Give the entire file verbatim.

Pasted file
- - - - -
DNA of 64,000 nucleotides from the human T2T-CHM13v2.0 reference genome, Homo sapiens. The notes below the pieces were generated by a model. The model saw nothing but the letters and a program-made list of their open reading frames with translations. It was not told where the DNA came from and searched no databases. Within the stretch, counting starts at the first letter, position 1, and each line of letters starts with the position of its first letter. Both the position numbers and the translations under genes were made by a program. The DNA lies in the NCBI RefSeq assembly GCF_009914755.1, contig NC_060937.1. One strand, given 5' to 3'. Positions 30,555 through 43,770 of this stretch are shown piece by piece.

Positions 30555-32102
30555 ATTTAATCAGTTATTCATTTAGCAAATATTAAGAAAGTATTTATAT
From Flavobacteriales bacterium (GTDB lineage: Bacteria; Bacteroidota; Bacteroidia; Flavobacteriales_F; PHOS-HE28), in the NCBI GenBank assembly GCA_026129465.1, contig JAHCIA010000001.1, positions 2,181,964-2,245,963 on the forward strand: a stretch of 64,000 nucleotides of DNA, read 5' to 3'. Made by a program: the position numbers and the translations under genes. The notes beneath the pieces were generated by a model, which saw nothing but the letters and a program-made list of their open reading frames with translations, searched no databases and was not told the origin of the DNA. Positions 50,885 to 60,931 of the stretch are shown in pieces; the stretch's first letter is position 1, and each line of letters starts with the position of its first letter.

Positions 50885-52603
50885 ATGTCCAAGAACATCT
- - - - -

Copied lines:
DNA of 64,000 nucleotides from the human T2T-CHM13v2.0 reference genome, Homo sapiens. The notes below the pieces were generated by a model. The model saw nothing but the letters and a program-made list of their open reading frames with translations. It was not told where the DNA came from and searched no databases. Within the stretch, counting starts at the first letter, position 1, and each line of letters starts with the position of its first letter. Both the position numbers and the translations under genes were made by a program. The DNA lies in the NCBI RefSeq assembly GCF_009914755.1, contig NC_060937.1. One strand, given 5' to 3'. Positions 30,555 through 43,770 of this stretch are shown piece by piece.

Positions 30555-32102
30555 ATTTAATCAGTTATTCATTTAGCAAATATTAAGAAAGTATTTATAT
From Flavobacteriales bacterium (GTDB lineage: Bacteria; Bacteroidota; Bacteroidia; Flavobacteriales_F; PHOS-HE28), in the NCBI GenBank assembly GCA_026129465.1, contig JAHCIA010000001.1, positions 2,181,964-2,245,963 on the forward strand: a stretch of 64,000 nucleotides of DNA, read 5' to 3'. Made by a program: the position numbers and the translations under genes. The notes beneath the pieces were generated by a model, which saw nothing but the letters and a program-made list of their open reading frames with translations, searched no databases and was not told the origin of the DNA. Positions 50,885 to 60,931 of the stretch are shown in pieces; the stretch's first letter is position 1, and each line of letters starts with the position of its first letter.

Positions 50885-52603
50885 ATGTCCAAGAACATCT